I came to know Adayfi when I was curating an exhibition of paintings and sculpture made by detainees in an art class authorized during the Obama administration. Adayfi wrote an essay for the catalog, also published in The New York Times, about why the sea reoccurs so often in this art. It was symbol of freedom and a reminder of beauty, glimpsed only through soon-repaired rips in the tarps blocking the view from their cages. Adayfi and I built a friendship through blurry Skype calls from Serbia, where he now lives, forbidden to return home. “You have to write this down!” I would insist whenever we laughed together the hardest. My favorite story, about learning to cook with no food and love with no one to fall in love with, even became a Modern Love column.
But it was at Guantánamo itself that Adayfi became a writer, beginning in 2007 when detainees were given a pen and paper for 20 minutes a week to write letters. Adayfi, knowing these letters would be scrutinized by the interrogators, took the opportunity to mock them. He wrote to Donald Rumsfeld, claiming he enjoyed being tortured. He invited various congressmen to share a meal of force-fed Ensure. He regretfully informed space aliens that they should not visit Guantánamo unless they wanted to see the worst side of humans. All the letters came back to him stamped “NOT APPROVED.”
Adayfi’s memoir describes the pain and despair of Guantánamo, as when he writes that going on hunger strike “is like entering a dark tunnel, where the light at the end is death.” But the book is also shot through with stories of practical jokes, silly nicknames, and even tales of slapstick humor. The camp authorities could prevent detainees from moving or speaking. But they could not prevent them from laughing. Their laughter was their way of showing, defiantly, that they still retained their humanity. Their laughter refused to accept torture and indefinite detention as serious or rational. Sometimes, Adayfi writes, even the interrogators would start to laugh, “like our collective laughter was an agreement between us of how crazy this situation was.”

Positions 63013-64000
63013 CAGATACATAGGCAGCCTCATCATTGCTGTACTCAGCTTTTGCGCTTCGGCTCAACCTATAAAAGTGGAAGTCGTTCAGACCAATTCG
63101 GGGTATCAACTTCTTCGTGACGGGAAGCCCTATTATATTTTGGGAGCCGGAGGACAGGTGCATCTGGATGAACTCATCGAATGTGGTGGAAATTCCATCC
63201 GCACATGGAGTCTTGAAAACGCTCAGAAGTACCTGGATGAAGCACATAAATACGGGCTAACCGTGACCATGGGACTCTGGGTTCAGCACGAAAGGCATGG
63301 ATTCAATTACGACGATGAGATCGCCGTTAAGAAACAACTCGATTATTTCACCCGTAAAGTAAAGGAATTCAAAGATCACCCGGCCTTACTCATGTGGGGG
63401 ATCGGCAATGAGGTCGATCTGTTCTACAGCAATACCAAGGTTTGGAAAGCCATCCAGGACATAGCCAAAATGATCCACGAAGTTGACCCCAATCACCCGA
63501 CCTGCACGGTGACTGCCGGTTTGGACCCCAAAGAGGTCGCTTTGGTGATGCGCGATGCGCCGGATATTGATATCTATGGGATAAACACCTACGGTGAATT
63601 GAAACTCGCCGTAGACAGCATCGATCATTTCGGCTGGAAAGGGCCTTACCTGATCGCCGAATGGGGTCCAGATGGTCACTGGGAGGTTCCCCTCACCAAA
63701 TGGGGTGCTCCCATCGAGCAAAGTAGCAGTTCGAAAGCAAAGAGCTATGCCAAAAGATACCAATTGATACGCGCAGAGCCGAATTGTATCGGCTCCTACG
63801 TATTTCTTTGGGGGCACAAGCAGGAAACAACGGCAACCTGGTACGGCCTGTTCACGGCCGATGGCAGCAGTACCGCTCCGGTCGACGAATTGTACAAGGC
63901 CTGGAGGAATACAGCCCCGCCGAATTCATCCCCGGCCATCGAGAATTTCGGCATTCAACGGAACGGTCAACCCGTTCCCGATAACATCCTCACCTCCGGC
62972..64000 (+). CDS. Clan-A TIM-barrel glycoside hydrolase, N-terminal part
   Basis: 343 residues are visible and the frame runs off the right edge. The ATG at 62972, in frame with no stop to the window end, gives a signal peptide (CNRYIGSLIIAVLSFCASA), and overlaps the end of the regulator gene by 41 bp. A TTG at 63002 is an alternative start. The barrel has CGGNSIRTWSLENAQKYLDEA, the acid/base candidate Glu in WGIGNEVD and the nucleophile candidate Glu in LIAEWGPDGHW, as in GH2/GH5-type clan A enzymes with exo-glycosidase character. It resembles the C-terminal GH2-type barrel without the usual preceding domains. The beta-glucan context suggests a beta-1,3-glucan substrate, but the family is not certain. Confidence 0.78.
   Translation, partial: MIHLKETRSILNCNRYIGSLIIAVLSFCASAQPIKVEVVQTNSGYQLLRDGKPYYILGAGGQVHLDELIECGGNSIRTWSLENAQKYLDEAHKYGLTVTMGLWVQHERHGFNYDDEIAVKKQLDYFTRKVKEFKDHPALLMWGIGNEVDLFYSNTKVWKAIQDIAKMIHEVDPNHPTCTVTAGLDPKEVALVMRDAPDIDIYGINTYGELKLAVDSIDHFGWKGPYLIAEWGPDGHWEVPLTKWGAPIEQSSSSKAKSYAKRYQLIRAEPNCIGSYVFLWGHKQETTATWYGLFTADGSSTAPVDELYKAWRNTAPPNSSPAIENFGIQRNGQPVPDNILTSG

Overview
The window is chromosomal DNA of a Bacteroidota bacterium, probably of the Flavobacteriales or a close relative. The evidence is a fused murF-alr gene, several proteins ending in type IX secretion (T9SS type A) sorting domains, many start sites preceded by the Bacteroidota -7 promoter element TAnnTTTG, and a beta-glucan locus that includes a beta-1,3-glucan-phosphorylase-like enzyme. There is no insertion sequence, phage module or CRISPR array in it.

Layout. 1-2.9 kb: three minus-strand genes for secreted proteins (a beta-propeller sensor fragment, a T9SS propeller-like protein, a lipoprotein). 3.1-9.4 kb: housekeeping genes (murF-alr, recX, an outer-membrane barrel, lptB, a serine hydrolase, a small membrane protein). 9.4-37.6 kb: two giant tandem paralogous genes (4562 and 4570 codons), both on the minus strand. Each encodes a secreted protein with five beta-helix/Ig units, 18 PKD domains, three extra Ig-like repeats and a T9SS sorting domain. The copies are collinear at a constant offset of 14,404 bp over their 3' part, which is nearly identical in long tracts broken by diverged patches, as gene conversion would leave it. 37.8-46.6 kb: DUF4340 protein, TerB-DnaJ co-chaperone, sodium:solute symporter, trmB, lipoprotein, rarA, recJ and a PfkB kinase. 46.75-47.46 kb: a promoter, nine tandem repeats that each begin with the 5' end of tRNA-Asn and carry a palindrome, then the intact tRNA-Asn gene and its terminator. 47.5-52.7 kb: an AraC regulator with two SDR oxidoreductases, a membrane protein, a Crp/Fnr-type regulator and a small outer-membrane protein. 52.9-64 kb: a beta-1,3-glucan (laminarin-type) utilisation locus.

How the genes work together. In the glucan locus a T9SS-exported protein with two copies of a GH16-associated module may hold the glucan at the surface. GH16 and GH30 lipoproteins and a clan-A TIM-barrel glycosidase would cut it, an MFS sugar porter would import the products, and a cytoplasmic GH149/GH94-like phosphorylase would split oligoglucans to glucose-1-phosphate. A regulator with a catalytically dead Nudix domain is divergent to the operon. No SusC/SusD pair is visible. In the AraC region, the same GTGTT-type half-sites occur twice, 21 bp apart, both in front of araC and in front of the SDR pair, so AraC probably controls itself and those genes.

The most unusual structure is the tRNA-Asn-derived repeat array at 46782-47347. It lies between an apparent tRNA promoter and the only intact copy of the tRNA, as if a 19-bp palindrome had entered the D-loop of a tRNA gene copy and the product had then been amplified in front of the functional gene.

On election night, when one detainee joked that they had learned about Obama’s victory from a radio, even more guards poured into the blocks. They violently restrained the detainees and searched every cell, trying to locate this imaginary device. Adayfi, as he often does throughout his memoir, weaves together Guantánamo’s absurdities of pain and laughter:
One thing we had learned about the Americans was that they were really good at overthinking everything. Instead of believing that we were telling the truth all these years, they believed we were trained in special counter-interrogation techniques. Instead of thinking about how the Code Yellow woke up the entire camp, they believed we had somehow built a radio network. Imagine the logic.
Adayfi’s book brings readers a step closer to imagining this perverse logic of Guantánamo, an “upside-down world” where “salt was more valuable than gold, daylight existed only in our dreams, [and] iguanas had more rights than we did.” Adayfi wrote to “capture all the small moments of joy and beauty” that he and his fellow detainees wrung out of their torment.
“Our jokes were the only things we could control,” he explains. “We had to laugh, otherwise we would’ve been paralyzed by fear.” Don’t Forget Us Here is both a record of what was done to detainees and a triumphant boast about how they survived. We should read it to bear witness to what was done in our name — and to gain inspiration for what we need to do to ensure that this injustice never happens again.